GLOVERSVILLE — Nathan Littauer Hospital reached capacity for the third time in a month on Thursday as the hospital began diverting patients on Wednesday evening.
The Fulton County Office of Emergency Management announced on Wednesday night that the Gloversville facility would begin diverting patients to other medical facilities effective at 8 p.m.
By 7 a.m. on Thursday morning, the hospital was off diversion.
Fulton County Emergency Services Director Steven Santa Maria said that a confluence of viruses have been driving patients to the only hospital in the county.
“Based on what we’re hearing out of our county public health office, there’s a tremendous amount of flu going around, RSV (respiratory syncytial virus) going around and our COVID numbers are starting to go up again,” Santa Maria said on Thursday. “So I have a feeling that’s contributing to the number of patients going to the local hospital. It’s probably overburdening the resources that they have available to deal with it.”
Nathan Littauer Vice President for Business Development Geoff Peck, who serves as the hospital’s media spokesperson, said on Thursday that the seasonal flu is steering patients to the facility.
“The flu is having a large contributing factor,” Peck noted on Thursday. “I don’t think we can predict the long-term, but in the short-term I see the flu continuing to be a major factor in patients coming to the hospital.”
The hospital previously went on diversion on Nov. 16 and 30.
“When our only hospital goes on diversion, it certainly creates a strain on the ambulance resources that we have available in the county,” Santa Maria said. “Now, instead of making a short transport to Nathan Littauer Hospital, we’re often traveling greater distances and then potentially being held up at those other locations because they’re busy. Ambulances are a very valuable resource in our county and they’re being taken out of service for an extended period of time. So that further strains the system.”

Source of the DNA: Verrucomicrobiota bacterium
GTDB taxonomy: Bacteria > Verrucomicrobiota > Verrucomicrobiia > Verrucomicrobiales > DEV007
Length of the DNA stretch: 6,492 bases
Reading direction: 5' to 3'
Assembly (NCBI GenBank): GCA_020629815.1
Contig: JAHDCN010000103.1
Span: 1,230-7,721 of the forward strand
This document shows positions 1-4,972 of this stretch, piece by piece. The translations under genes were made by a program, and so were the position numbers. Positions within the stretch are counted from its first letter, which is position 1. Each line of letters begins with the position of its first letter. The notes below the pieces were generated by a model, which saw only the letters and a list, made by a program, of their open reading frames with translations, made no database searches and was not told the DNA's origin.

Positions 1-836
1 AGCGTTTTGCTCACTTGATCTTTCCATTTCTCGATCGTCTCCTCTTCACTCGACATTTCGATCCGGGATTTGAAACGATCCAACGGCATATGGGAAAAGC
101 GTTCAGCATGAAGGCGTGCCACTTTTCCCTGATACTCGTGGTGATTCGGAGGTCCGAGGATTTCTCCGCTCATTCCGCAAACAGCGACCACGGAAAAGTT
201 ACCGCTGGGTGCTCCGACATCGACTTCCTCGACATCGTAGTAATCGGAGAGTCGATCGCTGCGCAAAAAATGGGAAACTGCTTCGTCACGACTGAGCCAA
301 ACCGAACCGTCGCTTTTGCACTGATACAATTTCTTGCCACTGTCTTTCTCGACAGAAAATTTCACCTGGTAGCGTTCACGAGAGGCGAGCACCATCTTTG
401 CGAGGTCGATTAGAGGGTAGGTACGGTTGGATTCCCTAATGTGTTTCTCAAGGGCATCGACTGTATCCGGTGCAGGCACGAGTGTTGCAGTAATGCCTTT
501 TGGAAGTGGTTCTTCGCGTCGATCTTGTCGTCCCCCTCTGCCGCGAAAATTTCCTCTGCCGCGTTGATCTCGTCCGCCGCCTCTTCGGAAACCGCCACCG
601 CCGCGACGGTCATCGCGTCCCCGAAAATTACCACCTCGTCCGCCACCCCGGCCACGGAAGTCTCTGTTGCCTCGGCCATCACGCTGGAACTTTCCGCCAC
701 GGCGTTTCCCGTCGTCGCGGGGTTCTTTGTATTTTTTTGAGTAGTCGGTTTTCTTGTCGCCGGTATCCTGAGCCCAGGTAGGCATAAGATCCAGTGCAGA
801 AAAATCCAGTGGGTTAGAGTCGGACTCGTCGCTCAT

Peck said the staffing shortages that have afflicted hospitals locally and statewide have contributed to the three diversions the hospital experienced in the last month.
“Yes, there is a staffing shortage,” Peck said of the hospital. “We have a safe operating staff, but we reach a point where we have more patients waiting for beds than we have anticipated bed discharges for the next day. It’s not responsible to continue to take patients without having the capacity to move them to the in-patient units in a timely manner.”
Peck said that by Thursday morning the hospital had enough anticipated patient discharges to match the number of patients waiting for beds from Wednesday.
Santa Maria said the agency will continue to alert the public about any forthcoming diversions at the Gloversville hospital.
“I try to put a blip out on social media and let people know that, ‘Here’s what’s going on and if you don’t really need to go to the hospital and it’s something that can wait for your primary care physician in the morning, you might be better served doing that,’” he said. “It’s by no means saying Nathan Littauer Hospital isn’t doing a great job, but it’s more of an awareness thing for the general public. But if someone needs urgent care, we don’t want to dissuade them from calling 911, so it’s a balancing act.”
Peck said the hospital will continue to monitor the situation in hopes of containing future diversions.
“We do have to take it as it comes,” he said. “It’s all determined by the volume of patients that come into our emergency department on any given day and the acuity of those patients coming in. If they’re sicker and we need to admit more patients, then we end up in a situation where diversion is in front of us. If we’re having a more normal patient flow where we’re discharging folks than we’re admitting, then we can continue to keep moving without problems.”